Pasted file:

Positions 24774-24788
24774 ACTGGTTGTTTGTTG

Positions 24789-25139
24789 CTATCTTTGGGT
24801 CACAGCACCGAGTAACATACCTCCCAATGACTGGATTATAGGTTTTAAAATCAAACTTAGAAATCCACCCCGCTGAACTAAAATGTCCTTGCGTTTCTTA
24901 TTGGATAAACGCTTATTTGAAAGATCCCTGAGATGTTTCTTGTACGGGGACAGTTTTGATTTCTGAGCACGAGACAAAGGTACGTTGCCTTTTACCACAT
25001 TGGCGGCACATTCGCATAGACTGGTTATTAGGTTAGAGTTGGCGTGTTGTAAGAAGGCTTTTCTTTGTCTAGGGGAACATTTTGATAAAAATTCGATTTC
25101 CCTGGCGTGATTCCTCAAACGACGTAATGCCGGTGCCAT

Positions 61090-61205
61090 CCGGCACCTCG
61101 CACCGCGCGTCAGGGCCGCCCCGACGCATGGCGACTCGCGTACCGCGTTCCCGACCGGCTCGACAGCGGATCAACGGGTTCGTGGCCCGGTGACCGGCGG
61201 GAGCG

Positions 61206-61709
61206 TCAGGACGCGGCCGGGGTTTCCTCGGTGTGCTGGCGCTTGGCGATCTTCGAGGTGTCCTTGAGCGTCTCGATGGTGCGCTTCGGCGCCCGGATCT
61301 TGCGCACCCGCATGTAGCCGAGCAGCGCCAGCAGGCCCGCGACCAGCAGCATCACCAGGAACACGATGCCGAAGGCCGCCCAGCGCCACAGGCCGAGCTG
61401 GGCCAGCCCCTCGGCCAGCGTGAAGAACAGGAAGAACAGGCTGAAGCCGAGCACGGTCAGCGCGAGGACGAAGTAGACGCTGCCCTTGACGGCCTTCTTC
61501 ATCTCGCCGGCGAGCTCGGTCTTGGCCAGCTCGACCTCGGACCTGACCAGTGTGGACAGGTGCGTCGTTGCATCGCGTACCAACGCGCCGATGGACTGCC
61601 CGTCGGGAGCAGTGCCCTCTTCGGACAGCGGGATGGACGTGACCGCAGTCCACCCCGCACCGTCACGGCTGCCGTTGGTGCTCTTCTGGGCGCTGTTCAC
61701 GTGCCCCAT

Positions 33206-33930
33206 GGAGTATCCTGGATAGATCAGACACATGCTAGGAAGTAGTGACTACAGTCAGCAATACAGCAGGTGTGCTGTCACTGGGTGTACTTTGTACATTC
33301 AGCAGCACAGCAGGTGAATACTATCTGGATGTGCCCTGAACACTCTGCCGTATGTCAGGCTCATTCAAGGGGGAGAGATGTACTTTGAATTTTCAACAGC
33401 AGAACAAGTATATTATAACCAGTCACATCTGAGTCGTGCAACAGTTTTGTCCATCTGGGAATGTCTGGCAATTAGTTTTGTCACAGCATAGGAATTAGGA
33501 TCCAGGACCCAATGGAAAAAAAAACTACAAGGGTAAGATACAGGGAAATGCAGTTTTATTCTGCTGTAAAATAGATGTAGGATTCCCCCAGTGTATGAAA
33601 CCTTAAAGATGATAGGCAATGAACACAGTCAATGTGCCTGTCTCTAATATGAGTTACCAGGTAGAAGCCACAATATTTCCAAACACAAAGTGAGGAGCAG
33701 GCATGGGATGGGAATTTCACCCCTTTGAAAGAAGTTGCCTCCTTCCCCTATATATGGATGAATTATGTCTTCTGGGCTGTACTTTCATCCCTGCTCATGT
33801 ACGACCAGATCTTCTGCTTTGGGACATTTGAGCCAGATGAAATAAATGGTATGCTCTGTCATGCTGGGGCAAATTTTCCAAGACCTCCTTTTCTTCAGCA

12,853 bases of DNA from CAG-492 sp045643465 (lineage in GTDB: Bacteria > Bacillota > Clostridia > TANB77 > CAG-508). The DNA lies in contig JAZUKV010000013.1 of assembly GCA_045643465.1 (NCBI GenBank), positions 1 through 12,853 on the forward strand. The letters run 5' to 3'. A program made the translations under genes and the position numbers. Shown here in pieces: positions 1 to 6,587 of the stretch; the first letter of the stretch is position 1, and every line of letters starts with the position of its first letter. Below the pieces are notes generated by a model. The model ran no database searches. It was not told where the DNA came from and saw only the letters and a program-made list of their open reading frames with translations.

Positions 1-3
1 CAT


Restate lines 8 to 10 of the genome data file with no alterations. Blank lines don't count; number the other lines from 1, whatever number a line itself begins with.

25101 CCTGGCGTGATTCCTCAAACGACGTAATGCCGGTGCCAT

Positions 61090-61205
61090 CCGGCACCTCG